Women know how weaponize sex. It's biological. And, now, it seems women are learning how to use sexism as a weapon too. Female politicians now get to use sexism, for best effect, with a humorous edge.
Alberta's female premier, Rachel Notley, recently turned the tables on not one, but two male MLAs in Question Period.
Last month, in response to a question on pipelines by Opposition MLA Greg Clark, Notley responded:
"Thank you very much, Mr. Speaker, to the member opposite for the mansplaining opportunity. Let me just say that I am quite familiar with the file."
We all think it's funny, and laugh. We shouldn't.
The next day, in response to another question on pipelines by another male Opposition MLA, Notley dismissed the substance of the question, then spoke to tone:
"Can I just introduce a new word into the legislature, the definition of which is as follows: Hepeat. When a person who might be a man repeats what you say and takes credit for it."
Clever lines. But not cool. One male MLA called a point of order, asking for an apology, saying, "It is a term that is essentially accusing me, Mr. Speaker, of sexism."
The Speaker of the Alberta Legislature ruled, however, that mansplaining wasn't all that unparliamentary. In the eyes of some, Notley is the one being sexist. But who has the guts to call her out?
We all should.
What men can't say
At this #MeToo moment in history, a male's use of power, and powerful words, is suspect.
As a result, it's increasingly difficult for anyone, male or female, to critique a female politician.
We know what's absolutely off limits: clothing and hair, ovaries and babies, voice decibel levels. And, uniquely in Alberta, it is folly to even hint at a female politician's math competencies.
We can't name-call, either: Iron Lady was a badge of honour for Margaret Thatcher. But Ice Maiden is not OK for Theresa May.
We can't refer to potentially negative emotional characteristics. Of course, bitchy is off the list, but it's also dangerous to describe a female politician as moody, intransigent, angry, miserable, whiny, stone cold, hysterical. And her leadership style cannot be described as bossy, headstrong, autocratic, schoolmarm, control freak.
We can try to ask common-sense, fact-based policy questions of a female politician. But leave off the epithets. It's a dangerous blade for males to dance on. Your tone will be heavily scrutinized. A mere whiff of sexism can inflame the masses.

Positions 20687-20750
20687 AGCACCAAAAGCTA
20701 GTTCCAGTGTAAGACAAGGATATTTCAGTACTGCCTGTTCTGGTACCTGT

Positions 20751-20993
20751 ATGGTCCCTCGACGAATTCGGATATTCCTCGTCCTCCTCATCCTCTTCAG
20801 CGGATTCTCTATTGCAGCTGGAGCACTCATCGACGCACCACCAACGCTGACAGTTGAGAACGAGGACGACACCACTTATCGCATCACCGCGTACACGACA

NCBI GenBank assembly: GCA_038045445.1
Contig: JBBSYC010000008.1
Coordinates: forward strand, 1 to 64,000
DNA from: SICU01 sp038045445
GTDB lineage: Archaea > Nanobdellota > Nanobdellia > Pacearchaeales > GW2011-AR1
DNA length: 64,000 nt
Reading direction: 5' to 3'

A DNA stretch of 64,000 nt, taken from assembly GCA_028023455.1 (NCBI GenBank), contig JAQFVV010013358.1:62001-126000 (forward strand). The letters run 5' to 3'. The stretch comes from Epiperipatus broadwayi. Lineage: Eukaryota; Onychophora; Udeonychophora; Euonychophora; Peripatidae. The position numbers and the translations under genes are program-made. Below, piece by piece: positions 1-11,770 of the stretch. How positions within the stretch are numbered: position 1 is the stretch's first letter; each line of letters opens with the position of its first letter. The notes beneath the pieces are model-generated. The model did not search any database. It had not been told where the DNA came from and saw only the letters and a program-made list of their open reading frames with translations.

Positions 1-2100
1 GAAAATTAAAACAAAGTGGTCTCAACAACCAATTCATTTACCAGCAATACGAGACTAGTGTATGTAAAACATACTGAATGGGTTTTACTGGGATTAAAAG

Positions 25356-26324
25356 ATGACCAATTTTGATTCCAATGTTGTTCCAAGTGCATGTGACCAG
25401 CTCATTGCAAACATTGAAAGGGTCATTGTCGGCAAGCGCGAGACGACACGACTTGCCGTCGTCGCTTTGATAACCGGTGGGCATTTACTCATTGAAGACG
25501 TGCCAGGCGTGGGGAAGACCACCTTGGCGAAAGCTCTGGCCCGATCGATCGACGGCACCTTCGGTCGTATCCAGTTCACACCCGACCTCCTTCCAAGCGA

What men can say
There are times when you do need to say something about a female politician: Her tone, her mannerisms, some unpleasant or worrisome characteristic that bears noting.
So ... here goes.
I'd say that "single-minded" and unwilling to listen are fair game. Rigid, sharp, overly forceful and unyielding are all also good. These labels seem like fair play. Let's throw in ideologically-constrained.
Why is Aung San Suu Kyi now listening to the Burmese militia rather than heeding the advice of international human rights champions? I'd veer away from labels like weak, victim, figurehead, manipulated, token, puppet, turncoat, fickle and erratic. But you should be allowed to point out the obvious inconsistencies in judgment using descriptors like unduly influenced, misguided, inconsistent, ill-advised, unwise, collaborator, enabler and even wrong.
Say it out loud
I know we've made mistakes. All of us.
And, I know it's not smart to critique your own community; it's giving power to the enemy. But, I'm doing it here. I'm asking us all to stand back and say, out loud, sexism is wrong. If men can't do it to us, we can't turn around and do it to them. Let's not perpetuate this.
Let's rise above.
You can read more from Donna Kennedy-Glans on her blog, Beyond Polarity.
Calgary:The Road Ahead is CBC Calgary's special focus on our city as it passes through the crucible of the downturn: the challenges we face, and the possible solutions as we explore what kind of Calgary we want to create.